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INTRODUCTION TO ITEM RESPONSE THEORY Malcolm Rosier Survey Design and Analysis Services Pty Ltd web: http://survey-design.com.au Copyright © 2000

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IDEAS OF MEASUREMENT A trait is a concept not an entity: for example, temperature and weight A trait is not measured directly but by using an instrument

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IDEAS OF MEASUREMENT: 2 The underlying trait should have a linear relationship to the measuring instrument : for example temperature has a linear relationship to the expansion of mercury inside a tube of glass weight has a linear relationship to the stretching of a spring (Hookes Law) Interval measurement a given change in the measuring instrument produces the same change in the trait at any point in the measurement range

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Problems with traditional measurement Item difficulties depend on the ability of the group used for calibration. Since item facilities (proportions) are bounded by zero and one, they cannot form a scale at the interval level of measurement. Since items are not at the interval level of measurement, parametric statistics should not be used: means, standard deviations and statistics that depend on them. A total test score is obtained by simple summation: for example, Likert summation. This may not be justified

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Advantages of item response theory Produces scales at the interval level of measurement. Assesses the dimensionality of scales. Measures the error associated with each case. Measures the consistency of the pattern of responses for each case. Enables persons to be measured using different sets of items. Handles cases with missing data.

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A CONCEPTUAL VIEW OF ITEM RESPONSE THEORY The following picture offers a conceptual approach to item response theory. The dimension being measured is represented by a vertical scale at the interval level of measurement. The right hand side shows the items used for calibration. The left hand side shows the cases (persons) being measured.

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ITEM RESPONSE THEORY: TEMPERATURE ANALOGY Dimension: temperature (central vertical line)

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ITEM RESPONSE THEORY: TEMPERATURE ANALOGY Measurement is at the interval level The units used for calibration are arbitrary. They may be transformed to any convenient metric. The same units are used for calibrating and measuring.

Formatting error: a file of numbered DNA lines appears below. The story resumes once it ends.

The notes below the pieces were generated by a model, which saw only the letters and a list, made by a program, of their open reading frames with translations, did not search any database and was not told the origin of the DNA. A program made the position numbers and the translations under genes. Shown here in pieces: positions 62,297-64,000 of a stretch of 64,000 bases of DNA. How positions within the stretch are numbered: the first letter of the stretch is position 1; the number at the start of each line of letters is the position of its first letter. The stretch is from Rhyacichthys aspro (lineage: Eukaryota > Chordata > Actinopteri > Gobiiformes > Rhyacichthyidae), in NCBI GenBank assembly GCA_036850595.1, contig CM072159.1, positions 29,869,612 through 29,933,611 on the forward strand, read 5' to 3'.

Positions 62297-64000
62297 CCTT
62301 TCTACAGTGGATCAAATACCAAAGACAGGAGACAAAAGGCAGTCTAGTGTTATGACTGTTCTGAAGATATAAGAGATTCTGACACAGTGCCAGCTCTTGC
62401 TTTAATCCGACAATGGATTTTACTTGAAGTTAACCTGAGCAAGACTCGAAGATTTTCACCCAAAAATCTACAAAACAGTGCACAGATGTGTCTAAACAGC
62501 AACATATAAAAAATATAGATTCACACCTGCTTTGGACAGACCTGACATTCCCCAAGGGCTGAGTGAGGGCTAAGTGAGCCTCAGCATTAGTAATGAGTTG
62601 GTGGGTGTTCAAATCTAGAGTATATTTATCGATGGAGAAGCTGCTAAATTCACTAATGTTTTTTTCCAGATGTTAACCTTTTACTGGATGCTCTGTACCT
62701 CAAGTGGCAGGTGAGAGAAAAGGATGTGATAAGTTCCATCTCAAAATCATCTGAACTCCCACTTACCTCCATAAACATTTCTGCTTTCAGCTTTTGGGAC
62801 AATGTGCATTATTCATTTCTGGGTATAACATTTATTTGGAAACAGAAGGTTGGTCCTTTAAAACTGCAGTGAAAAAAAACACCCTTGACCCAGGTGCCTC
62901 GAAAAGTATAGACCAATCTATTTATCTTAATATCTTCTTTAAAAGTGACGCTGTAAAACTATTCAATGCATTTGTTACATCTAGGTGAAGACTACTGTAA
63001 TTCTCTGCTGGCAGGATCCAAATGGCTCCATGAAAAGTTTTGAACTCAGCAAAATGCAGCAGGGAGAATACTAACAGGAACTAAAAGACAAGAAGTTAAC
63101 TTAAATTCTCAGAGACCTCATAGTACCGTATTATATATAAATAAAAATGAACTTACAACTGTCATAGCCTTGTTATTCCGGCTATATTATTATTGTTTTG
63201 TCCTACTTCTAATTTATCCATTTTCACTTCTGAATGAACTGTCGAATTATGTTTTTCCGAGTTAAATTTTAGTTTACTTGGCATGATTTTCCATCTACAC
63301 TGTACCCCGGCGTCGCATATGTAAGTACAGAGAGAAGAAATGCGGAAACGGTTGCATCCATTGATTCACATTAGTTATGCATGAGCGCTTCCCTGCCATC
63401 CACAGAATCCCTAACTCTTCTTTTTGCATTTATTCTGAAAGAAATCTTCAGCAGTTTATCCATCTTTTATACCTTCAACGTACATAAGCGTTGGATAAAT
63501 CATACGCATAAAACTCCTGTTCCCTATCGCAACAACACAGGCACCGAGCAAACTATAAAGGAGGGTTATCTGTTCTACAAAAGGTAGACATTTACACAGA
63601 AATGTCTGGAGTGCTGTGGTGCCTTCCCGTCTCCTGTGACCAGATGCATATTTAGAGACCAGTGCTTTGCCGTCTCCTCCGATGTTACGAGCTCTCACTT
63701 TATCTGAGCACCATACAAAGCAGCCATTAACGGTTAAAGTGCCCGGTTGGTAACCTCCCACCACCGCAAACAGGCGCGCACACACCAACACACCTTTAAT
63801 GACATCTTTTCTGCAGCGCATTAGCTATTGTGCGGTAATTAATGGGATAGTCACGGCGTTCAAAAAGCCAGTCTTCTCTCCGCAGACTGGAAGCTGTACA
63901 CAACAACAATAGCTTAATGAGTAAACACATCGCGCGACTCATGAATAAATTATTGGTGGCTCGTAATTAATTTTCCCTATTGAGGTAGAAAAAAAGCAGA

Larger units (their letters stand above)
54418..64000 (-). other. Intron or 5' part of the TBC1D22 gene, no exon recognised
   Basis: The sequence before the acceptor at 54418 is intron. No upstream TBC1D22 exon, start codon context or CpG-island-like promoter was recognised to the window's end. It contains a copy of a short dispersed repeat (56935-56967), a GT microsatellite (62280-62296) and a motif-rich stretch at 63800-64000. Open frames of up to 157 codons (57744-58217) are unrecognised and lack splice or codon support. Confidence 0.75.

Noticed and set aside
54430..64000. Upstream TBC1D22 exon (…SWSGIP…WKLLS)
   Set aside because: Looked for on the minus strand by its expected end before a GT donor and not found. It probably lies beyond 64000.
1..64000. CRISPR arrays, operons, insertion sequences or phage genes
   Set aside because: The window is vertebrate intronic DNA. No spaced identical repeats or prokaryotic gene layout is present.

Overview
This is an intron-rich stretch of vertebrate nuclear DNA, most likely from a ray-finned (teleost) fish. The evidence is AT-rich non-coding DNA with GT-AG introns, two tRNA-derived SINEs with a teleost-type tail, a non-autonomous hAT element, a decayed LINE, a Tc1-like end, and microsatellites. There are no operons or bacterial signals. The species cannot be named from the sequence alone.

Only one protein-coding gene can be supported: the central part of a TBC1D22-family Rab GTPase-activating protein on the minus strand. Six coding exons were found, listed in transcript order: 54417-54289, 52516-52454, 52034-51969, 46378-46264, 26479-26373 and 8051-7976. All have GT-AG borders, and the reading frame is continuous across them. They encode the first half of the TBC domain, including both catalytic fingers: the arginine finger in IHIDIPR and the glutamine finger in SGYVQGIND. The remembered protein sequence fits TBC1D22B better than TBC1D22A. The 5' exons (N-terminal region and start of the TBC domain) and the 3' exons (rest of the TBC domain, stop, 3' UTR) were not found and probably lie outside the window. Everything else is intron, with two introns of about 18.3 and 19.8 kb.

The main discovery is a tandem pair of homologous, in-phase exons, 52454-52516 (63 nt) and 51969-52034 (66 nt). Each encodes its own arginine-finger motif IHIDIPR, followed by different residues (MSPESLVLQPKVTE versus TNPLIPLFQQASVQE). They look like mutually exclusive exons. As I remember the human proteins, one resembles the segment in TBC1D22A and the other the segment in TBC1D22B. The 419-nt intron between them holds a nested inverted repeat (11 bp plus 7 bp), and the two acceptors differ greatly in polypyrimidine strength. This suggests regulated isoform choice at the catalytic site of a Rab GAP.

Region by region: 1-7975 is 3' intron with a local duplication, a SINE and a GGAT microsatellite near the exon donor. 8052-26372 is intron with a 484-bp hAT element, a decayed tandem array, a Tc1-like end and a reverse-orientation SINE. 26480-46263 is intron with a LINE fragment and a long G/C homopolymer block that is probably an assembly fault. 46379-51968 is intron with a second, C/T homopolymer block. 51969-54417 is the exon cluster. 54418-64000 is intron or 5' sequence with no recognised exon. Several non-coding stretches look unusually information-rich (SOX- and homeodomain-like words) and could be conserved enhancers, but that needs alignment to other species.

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PERSON - ITEM MATRIX The data needed for carrying out the item response theory procedure are arranged in a person - item matrix Persons are arranged by their scores on the trait (such as ability) Items are arranged by difficulty The entries in the matrix show the response of an encounter between a person of given ability and an item of given difficulty. For a dichotomous response (as in a mathematic test) the responses are: 1 = correct response 0 = incorrect response

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Person - item matrix

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THE ITEM RESPONSE THEORY MODEL A probability is associated with each encounter in the person - item matrix b is the person’s ability d is the difficulty of the item p(1) is the probability of a correct response If b > d, p(1) tends to 1.0 If b < d, p(1) tends to 0.0 If b = d, p(1) = 0.5 These probabilities can be met with the Rasch model: p(1) = exp (b-d) / [ 1 + exp (b-d) ]

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ITEM RESPONSE THEORY: PARTIAL CREDIT MODEL Central line = scale at interval vel of measurement

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PARTIAL CREDIT MODEL: ITEMS Item 1.3 refers to Item 1 Category 3 Item 1.2 refers to Item 1 Category 2 and so on. The difficulty associated with Category 3 of Item 1 is greater than the difficulty associated with Category 2 of Item 1, and so on (ordered categories) The location of Item 1.3 on the scale indicates the ability associated with a 50% probability of passing Category 3 of Item 1 (or of any of the lower categories).

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PARTIAL CREDIT MODEL: PERSONS The location of person A on the scale indicates his ability. The probability of Person A passing categories at a lower level of difficulty is more than 50%. The probability of Person A passing categories at a higher level of difficulty is less than 50%. The probability of Person A passing categories at a level of difficulty that is the same as his ability is 50%.

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1 1 Slide Slides Prepared by JOHN S. LOUCKS St. Edward’s University © 2002 South-Western/Thomson Learning.

1 1 Slide Slides Prepared by JOHN S. LOUCKS St. Edward’s University © 2002 South-Western/Thomson Learning.

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